Amur maple forest

rockm

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fifteen year old forest. Grown from B. Valavanis seedlings. Roots knitting together well, but still needs some work.
 

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bonsaiTOM

Mame
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I like this a lot. This has been my year for forests/groups. Started one group of tridents from Blll V. Also have 2 larch groups. Your amur maples are lookin' good. I hope I don't have to wait 15 years to look like this. I'll be 80 then! :eek:

Should have started this hobby much sooner. :rolleyes:
 

discusmike

Omono
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Cool,i dont think ive seen a amur maple group.
 

Otisdog

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I really like it! I am partial to amur maples due to where I live (upper Midwest) and you have given me some motivation to try a forest planting. Thanks for sharing.
 

tanlu

Shohin
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The roots are looking great! I'm also considering to do a pine forest planting. I'm interested in Amur Maples and Sugar Maples for bonsai. How do Amur Maples differ from other maple species (like Acer Palmatum which I find to be too finicky)? Have you heard of Shandong Maple used for bonsai?
 

PaulH

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Very nice!
I love forest bonsai and this is a good one.
Paul
 

cquinn

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That's a nice one! I like it very much. The grouping appears to be "Time Honored".
 

rockm

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"Do they grow fast?"

They grow like WEEDS, weeds on steriods:D....They start growing in February, unless I leave them out unprotected all winter then they hold off until late Feb:rolleyes:.
I typically have to hack them back at least four times between March and June. They can push two feet of growth in betweeen hackings. They back bud all up and down the trunk--which is why they have all those warts on the trunks. Hard pruning can kill off large sections of trunks, but new buds pop in only a few weeks along the border of the deadwood and live tissue.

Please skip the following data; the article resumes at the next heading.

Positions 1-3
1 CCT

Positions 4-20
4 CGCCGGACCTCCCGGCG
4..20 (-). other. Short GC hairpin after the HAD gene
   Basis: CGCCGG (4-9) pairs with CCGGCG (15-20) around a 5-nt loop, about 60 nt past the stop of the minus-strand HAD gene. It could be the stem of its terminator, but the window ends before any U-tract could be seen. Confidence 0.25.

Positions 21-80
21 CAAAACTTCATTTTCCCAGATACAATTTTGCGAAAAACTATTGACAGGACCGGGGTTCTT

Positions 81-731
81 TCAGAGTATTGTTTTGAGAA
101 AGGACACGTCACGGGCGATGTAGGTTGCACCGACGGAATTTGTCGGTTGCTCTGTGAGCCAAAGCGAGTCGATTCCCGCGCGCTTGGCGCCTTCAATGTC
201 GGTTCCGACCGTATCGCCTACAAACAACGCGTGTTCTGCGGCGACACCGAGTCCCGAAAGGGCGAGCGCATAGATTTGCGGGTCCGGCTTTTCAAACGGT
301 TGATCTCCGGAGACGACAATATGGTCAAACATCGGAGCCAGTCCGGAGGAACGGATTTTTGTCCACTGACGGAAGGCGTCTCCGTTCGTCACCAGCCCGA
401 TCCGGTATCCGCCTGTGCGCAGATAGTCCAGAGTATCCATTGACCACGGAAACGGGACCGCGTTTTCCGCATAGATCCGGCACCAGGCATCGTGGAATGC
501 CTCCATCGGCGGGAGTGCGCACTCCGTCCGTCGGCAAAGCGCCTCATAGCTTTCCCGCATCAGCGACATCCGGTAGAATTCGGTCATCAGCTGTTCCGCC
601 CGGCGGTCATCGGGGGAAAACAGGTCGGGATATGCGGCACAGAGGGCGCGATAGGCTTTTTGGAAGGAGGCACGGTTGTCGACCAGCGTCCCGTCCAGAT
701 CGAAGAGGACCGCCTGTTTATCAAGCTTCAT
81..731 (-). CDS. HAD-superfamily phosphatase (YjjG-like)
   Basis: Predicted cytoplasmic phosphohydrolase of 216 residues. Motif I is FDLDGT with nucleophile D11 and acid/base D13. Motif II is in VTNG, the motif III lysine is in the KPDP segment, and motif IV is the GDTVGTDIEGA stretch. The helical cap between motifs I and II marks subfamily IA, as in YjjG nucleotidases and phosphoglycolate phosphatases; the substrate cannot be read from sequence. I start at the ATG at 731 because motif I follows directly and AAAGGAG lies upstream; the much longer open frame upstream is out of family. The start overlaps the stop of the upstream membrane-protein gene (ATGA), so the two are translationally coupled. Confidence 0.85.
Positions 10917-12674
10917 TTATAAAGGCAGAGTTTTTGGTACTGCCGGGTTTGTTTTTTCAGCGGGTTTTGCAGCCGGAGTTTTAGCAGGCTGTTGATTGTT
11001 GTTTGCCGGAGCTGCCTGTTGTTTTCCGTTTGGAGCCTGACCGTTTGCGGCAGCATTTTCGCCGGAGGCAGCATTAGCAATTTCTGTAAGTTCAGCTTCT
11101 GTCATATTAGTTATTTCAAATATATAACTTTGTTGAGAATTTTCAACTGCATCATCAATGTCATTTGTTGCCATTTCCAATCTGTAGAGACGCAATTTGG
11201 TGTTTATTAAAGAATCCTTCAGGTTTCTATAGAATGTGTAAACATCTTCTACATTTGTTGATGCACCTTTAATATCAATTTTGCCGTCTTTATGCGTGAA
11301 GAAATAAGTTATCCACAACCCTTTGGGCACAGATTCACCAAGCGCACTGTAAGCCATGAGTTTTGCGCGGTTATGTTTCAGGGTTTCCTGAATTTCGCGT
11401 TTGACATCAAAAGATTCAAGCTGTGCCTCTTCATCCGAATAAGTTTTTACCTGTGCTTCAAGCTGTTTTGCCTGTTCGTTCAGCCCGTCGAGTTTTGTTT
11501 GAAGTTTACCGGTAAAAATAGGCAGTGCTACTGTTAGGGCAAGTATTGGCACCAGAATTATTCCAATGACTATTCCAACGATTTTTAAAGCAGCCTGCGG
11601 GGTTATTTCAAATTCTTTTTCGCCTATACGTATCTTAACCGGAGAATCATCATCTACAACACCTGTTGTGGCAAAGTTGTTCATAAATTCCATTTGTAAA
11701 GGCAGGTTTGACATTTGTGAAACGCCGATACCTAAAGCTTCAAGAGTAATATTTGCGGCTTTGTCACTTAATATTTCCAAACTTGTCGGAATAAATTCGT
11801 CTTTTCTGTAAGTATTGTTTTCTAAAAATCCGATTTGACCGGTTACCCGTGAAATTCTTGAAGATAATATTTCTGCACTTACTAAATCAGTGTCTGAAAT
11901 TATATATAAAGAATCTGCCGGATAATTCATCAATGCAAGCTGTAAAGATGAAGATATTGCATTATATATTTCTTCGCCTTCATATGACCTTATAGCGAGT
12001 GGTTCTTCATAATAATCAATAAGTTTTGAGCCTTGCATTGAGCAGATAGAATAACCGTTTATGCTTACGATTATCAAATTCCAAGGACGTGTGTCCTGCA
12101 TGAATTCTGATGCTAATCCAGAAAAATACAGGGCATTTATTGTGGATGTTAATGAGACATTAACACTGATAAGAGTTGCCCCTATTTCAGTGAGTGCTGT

THey are extremely tough species and are now considered invasive in many parts of the country.

"How do Amur Maples differ from other maple species (like Acer Palmatum which I find to be too finicky)?"

See above. This species can take FAR more abuse from weather and heavy handed owners like me. I don't give them any shelter from winter cold or snow. Two winters ago, this forest and another were buried beneath five feet of snow, bent in half to the ground under the load. They were left out in temps below 10 F for weeks. I also give them full sun from March until the leaves drop in autumn. They will grow in extremely shallow containers for years. They've been in this one for over five years now and an even shallower one for a decade. They have had no health issues and simply won't die. Can't say any of that about Acer palmatum. However I like Acer P. better than this species as bonsai. Amur tends to remain very coarse in growth habits and the wood is brittle and can snap easily. Amur is also extremely stiff and upright in growth habits--and that really can't be changed all that much.